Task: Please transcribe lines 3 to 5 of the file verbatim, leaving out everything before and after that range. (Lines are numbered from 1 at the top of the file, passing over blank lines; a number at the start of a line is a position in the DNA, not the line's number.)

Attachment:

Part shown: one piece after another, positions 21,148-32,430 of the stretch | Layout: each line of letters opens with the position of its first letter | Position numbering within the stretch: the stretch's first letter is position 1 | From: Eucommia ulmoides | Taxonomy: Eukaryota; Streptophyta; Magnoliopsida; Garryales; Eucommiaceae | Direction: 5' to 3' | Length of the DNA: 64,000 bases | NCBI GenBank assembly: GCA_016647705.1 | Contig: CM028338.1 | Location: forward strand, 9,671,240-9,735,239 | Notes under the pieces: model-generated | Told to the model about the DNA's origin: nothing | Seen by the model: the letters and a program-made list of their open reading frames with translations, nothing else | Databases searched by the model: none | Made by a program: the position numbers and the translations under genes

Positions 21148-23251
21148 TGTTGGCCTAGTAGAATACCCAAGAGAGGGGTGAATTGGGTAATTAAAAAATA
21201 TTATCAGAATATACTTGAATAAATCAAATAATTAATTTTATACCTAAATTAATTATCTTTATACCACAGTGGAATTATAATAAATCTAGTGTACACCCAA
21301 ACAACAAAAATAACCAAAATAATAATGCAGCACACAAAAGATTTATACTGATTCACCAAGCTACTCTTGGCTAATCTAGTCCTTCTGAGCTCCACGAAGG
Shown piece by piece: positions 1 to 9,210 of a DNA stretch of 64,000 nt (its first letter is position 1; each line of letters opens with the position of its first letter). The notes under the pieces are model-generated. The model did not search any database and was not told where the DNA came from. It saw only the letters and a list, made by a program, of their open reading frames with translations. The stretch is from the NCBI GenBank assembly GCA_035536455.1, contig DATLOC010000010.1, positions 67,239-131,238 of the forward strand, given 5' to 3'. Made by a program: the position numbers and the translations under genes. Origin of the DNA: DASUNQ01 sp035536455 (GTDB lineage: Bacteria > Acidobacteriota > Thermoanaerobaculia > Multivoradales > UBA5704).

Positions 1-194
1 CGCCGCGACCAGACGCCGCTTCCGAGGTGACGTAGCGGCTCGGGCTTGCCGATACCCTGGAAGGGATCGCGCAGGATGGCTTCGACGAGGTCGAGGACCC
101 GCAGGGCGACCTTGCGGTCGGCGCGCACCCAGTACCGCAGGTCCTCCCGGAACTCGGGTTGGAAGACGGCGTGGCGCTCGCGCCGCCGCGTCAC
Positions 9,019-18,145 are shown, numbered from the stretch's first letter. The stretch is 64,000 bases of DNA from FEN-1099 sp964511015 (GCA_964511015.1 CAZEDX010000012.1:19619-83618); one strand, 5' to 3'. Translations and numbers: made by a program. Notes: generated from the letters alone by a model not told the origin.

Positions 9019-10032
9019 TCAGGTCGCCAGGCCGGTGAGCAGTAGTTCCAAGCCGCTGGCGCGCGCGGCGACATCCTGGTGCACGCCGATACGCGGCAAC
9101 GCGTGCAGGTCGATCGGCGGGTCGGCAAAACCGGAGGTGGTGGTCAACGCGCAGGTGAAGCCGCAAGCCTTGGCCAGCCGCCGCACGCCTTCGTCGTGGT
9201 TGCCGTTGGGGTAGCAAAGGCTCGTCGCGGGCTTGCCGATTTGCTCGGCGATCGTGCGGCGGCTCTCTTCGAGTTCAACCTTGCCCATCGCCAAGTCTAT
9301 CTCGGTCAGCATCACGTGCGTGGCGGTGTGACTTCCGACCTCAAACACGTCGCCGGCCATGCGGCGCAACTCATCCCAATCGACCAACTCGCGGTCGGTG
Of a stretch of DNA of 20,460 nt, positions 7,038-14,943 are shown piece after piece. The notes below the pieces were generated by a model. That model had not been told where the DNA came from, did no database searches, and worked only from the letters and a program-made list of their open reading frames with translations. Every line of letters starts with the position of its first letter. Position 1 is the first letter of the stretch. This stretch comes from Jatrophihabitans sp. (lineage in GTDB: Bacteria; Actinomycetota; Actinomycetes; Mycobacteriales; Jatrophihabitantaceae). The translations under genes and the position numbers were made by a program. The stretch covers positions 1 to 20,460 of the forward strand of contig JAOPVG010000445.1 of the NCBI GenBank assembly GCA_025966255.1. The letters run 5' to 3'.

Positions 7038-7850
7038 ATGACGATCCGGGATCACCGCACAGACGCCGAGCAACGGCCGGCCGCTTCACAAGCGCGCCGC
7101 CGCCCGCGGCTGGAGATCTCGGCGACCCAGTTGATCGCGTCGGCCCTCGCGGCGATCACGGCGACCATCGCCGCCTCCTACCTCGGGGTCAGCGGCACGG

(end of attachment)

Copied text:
21148 TGTTGGCCTAGTAGAATACCCAAGAGAGGGGTGAATTGGGTAATTAAAAAATA
21201 TTATCAGAATATACTTGAATAAATCAAATAATTAATTTTATACCTAAATTAATTATCTTTATACCACAGTGGAATTATAATAAATCTAGTGTACACCCAA
21301 ACAACAAAAATAACCAAAATAATAATGCAGCACACAAAAGATTTATACTGATTCACCAAGCTACTCTTGGCTAATCTAGTCCTTCTGAGCTCCACGAAGG